In 2019, Robert Smith began to speak publicly about The Cure's first new album in 11 years, Live From the Moon. As the famous frontman made this announcement, he revealed he had recently lost his brother and both his parents. The subject matter will be heavy, as the album deals with grief and loss. When asked how it would compare to past albums, Smith's answer said it all: It would be much like Disintegration, perhaps the band's darkest album to date.
Released at the tail end of a chaotic, lucrative, and challenging decade for the beloved New Wave band, Disintegration marked a shift in maturity and artistic vision for Smith and the rest of his ever-changing roster of collaborators. From a critical perspective, it's widely regarded as one of the band's best. For the modest and gloomy Smith, it was worthy of a 30th anniversary tour, despite the singer's prior insistence that there would be no more Cure activity.
While everyone has their own personal relationship with Disintegration, the rich backstory behind its inspirations - and Smith's neuroses while creating it - color the work in a fascinating new light.
While there were many personal reasons why the band wanted to create a less pop-oriented album than Kiss Me, Kiss Me, Kiss Me or The Head on the Door, it was inspired in part by real-life events.
Before recording began for Disintegration, two young men took their own lives while listening to The Cure, which garnered widespread press coverage about ‘Gothic Cult Suicide.’ Robert Smith “had [the article] stuck on the wall,” as it was true that his band was goth and had a cult-like following. Still, he knew the music wasn't truly at fault.
That, coupled with an incident at a San Francisco concert in 1986 where a fan stabbed himself in the chest onstage, left the band in an understandably dark frame of mind.
The band as a whole spent much of the 1980s indulging in drinking and heavy drug use. It was a coping mechanism for the unexpected skyrocket to fame, mixed with a tremendous workload in the case of Smith, who was also playing for Siouxsie and the Banshees.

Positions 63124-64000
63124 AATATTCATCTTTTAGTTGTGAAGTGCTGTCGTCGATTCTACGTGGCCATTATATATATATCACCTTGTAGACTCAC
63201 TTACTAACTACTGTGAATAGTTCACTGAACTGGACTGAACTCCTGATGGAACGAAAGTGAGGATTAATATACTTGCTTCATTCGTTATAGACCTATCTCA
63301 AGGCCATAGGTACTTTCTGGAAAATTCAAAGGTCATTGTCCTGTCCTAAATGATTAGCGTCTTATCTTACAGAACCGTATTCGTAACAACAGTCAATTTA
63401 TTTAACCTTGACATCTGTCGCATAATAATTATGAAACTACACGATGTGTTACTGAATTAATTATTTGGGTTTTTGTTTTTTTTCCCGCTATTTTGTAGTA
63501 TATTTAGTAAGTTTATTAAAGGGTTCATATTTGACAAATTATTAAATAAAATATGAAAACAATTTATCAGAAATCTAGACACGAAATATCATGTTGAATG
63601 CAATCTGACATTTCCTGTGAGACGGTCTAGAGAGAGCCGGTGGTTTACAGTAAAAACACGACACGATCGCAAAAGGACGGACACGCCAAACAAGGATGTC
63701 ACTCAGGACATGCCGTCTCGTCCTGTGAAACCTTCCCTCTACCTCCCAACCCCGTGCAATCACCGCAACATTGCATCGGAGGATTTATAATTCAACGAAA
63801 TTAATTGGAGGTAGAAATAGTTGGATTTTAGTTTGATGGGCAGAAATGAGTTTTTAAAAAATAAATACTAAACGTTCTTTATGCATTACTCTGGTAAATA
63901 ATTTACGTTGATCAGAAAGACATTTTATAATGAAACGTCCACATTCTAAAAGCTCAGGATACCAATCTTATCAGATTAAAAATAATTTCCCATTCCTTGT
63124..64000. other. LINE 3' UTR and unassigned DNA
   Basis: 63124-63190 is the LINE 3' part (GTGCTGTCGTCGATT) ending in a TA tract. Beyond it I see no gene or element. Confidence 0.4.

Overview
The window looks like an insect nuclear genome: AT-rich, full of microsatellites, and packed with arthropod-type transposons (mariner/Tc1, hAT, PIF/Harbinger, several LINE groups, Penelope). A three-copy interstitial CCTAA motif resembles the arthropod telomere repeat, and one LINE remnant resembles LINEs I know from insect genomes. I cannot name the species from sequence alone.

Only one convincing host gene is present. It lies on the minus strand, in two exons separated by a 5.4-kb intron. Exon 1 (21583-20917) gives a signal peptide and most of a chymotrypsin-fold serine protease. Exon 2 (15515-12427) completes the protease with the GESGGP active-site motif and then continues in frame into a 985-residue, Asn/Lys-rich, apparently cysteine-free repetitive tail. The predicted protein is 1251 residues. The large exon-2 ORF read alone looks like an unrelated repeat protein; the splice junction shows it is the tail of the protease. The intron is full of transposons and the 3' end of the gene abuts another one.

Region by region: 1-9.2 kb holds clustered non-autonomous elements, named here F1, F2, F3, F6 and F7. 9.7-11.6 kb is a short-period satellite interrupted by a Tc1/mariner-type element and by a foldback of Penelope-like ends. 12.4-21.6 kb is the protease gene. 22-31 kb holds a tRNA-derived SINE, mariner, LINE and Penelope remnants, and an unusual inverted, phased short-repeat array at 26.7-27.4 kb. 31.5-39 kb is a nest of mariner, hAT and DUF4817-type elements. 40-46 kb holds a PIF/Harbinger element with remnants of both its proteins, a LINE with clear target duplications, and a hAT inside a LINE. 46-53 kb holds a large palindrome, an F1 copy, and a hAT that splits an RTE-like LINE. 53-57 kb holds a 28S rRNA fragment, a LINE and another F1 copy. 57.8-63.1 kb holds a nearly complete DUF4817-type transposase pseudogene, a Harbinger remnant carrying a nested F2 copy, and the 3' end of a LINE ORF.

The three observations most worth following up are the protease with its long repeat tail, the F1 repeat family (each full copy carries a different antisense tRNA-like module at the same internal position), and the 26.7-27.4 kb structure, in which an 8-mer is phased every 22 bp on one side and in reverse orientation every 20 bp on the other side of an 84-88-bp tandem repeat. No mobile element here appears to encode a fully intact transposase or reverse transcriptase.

By 1989, everyone was tired of the rollercoaster and ready to focus on the task at hand. Smith took it one step further and used the album as a way to think about his experiences with substance abuse in retrospect. "Lullaby" was an especially notable example, a romantic and unnervingly sensual song about hallucinations, paralyzing fear, and being eaten by a spider.
While looking back on the horrors and intrigue of his past hallucinogen use, Smith also reflects upon mental health, both his own and as a general concept. Loss of control and mental fragility have always been common themes in his music, but they're taken to an extreme on Disintegration.
Smith’s personal friend and video director Tim Pope voiced strong admiration for his colleague:
There's like this private joke between me an' [Smith]. It's like I'm always torturin' 'im an' 'e 'ates me! But The Cure is the ultimate band for a filmmaker to work with because old [Smith] really understands the camera. His songs are so cinematic. I mean on one level there's this stupidity and humour, right, but beneath that there are all [Smith’s] psychological obsessions and claustrophobia.
Eternally motivated by ennui and mild dissatisfaction, it’s only natural that Smith did not take well to turning 30. After the dizzying highs and crushing lows of spending his 20s in the spotlight, the spectrum of human emotions became frustratingly less accessible to him.
Smith elaborates in an interview published soon after Disintegration was released:
I just can’t feel anything as keenly as I used to - pleasure or pain [...] Your emotional, physical and mental tolerance levels keep going up so it’s almost impossible to be surprised or delighted or shocked in a childlike way anymore [... ] When you do recapture that feeling, it makes it even more painful, because you realize that it’s still there and unattainable. When I was singing a song off the new album, The Same Deep Water As You, in the studio I was completely overcome for about 15 minutes. I was amazed I could still feel like this about something, which made it more disappointing when I woke up the next day and I didn’t feel anything at all.
As depressing as it is to listen to Disintegration, the process of making it wasn't such a downer. Cure keyboardist Roger O'Donnell savors the memory of the recording process:
I remember very clearly laughing and joking and fooling around in the control room while Robert was singing "Disintegration" and then all of us trying to be serious when he came in to listen back. I don’t know how he put up with it really. It was never a serious atmosphere in the studio and when you think about the album and how dark it is, I’m sure people think we were sitting around slitting our wrists with candles and chains hanging from the walls.